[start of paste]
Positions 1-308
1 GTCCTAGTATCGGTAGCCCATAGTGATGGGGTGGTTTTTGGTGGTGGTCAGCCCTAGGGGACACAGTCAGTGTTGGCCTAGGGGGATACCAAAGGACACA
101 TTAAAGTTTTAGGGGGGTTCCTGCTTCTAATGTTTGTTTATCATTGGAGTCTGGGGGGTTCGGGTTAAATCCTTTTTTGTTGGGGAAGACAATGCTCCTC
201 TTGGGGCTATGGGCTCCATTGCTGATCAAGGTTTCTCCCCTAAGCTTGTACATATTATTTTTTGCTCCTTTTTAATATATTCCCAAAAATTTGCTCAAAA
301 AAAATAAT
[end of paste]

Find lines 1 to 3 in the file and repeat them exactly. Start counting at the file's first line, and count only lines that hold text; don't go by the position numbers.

Positions 1-308
1 GTCCTAGTATCGGTAGCCCATAGTGATGGGGTGGTTTTTGGTGGTGGTCAGCCCTAGGGGACACAGTCAGTGTTGGCCTAGGGGGATACCAAAGGACACA
101 TTAAAGTTTTAGGGGGGTTCCTGCTTCTAATGTTTGTTTATCATTGGAGTCTGGGGGGTTCGGGTTAAATCCTTTTTTGTTGGGGAAGACAATGCTCCTC